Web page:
It is certain that he who robs another of his moral reputation, more richly merits a gibbet than if he had plundered him of his purse on the highway. Augustus Cæsar, under the specious pretext of preserving the character of the Romans from defamation, introduced the law whereby libelling was involved in the penalties of treason against the state. This law established his tyranny; and for one mischief which it prevented, ten thousand evils, horrible and afflicting, sprung up in its place. Thenceforward every person's life and fortune depended on the vile breath of informers. The construction of words being arbitrary, and left to the decision of the judges, no man could write or open his mouth without being in danger of forfeiting his head.
One was put to death for inserting in his history the praises of Brutus. Another for styling Cassius the last of the Romans. Caligula valued himself for being a notable dancer; and to deny that he excelled in that manly accomplishment was high trea
This emperor raised his horse, the name of
which was Incitatus, to the dignity of consul; and though history is silent, I do not question but it was a capital crime to show the least contempt for that high officer of state! Suppose, then, any one had called the prime minister a stupid animal, the emperor's council might argue that the malice of the libel was the more aggravated by its being true, and, consequently, more likely to excite the family of this illustrious magistrate to a breach of the peace or to acts of revenge. Such a prosecution would to us appear ridiculous; yet, if we may rely upon tradition, there have been formerly proconsuls in America, though of more malicious dispositions, hardly superior in understanding to the consul Incitatus, and who would have thought themselves libelled to be called by their proper names.
Nero piqued himself on his fine voice and skill in music: no doubt a laudable ambition! He performed in public, and carried the prize of excellence. It was afterward resolved by all the judges as good law, that whosoever would insinuate the least doubt of Nero's pre-eminence in the noble art of fiddling, ought to be deemed a traitor to the state.
By the help of inferences and innuendoes, treasons multiplied in a prodigious manner. Grief was treason: a lady of noble birth was put to death for bewailing the death of her murdered son: silence was declared an overt act to prove the treasonable purposes of the heart: looks were construed into treason: a serene, open aspect was an evidence that the person was pleased with the calamities that befel the emperor: a severe, thoughtful countenance was urged against the man that wore it as a proof of his plotting against the state: dreams were often made capital offences. A new species of informers went about Rome, insinuating themselves into all companies to fish out their dreams, which the priests (oh nefarious wickedness!) interpreted into high treason. The Romans were so terrified VOL. II.-7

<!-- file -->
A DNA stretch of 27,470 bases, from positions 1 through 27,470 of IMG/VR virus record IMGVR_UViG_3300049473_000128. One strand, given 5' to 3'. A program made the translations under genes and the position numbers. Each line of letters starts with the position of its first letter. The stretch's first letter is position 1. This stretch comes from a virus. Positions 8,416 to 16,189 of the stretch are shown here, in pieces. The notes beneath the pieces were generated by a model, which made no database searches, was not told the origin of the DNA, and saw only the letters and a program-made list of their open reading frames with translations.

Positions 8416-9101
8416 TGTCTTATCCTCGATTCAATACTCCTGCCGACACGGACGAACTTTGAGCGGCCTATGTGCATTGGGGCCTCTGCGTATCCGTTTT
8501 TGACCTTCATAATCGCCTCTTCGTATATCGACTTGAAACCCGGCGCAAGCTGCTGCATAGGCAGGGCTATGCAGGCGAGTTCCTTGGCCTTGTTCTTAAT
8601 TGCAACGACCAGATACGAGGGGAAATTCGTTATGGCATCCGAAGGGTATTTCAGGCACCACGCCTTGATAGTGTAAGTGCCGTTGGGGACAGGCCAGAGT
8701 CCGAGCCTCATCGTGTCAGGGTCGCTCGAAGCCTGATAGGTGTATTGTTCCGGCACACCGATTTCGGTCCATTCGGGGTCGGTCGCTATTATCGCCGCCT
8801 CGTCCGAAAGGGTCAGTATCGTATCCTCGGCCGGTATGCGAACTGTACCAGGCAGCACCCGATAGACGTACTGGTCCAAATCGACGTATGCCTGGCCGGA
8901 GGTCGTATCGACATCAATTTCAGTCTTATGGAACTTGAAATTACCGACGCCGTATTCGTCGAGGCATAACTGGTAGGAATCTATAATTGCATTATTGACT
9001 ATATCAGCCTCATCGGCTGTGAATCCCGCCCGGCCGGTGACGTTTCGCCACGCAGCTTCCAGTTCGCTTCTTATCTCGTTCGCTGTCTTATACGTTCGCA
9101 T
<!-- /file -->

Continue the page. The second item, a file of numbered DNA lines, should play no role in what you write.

by this strange method of juridical and penal process, that, far from discovering their dreams, they durst not own that they slept. In this terrible situation, when every one had so much cause to fear, even fear itself was made a crime. Caligula, when he put his brother to death, gave it as a reason to the Senate that the youth was afraid of being murdered. To be eminent in any virtue, either civil or military, was the greatest crime a man could be guilty of. O virtutes certissemum exitium.*
These were some of the effects of the Roman law against libelling: those of the British kings that aimed at despotic power or the oppression of the subject, continually encouraged prosecutions for words.
Henry VII., a prince mighty in politics, procured that act to be passed whereby the jurisdiction of the Star Chamber was confirmed and extended. Afterward Empson and Dudley, two voracious dogs of prey, under the protection of this high court, exercised the most merciless acts of oppression. The subjects were terrified from uttering their griefs while they saw the thunder of the Star Chamber pointed at their heads. This caution, however, could not prevent several dangerous tumults and insurrections; for when the tongues of the people are restrained, they commonly discharge their resentments by a more dangerous organ, and break out into open acts of violence.
During the reign of Henry VIII., a high-spirited monarch! every light expression which happened to displease him was construed by his supple judges into a libel, and sometimes extended to high treason. When Queen Mary, of cruel memory, ascended the throne, the Parliament, in order to raise a fence against the violent prosecutions for words, which had rendered the lives, liberties, and properties of all men precarious, and, perhaps, dreading
* Oh virtue ! the most certain ruin.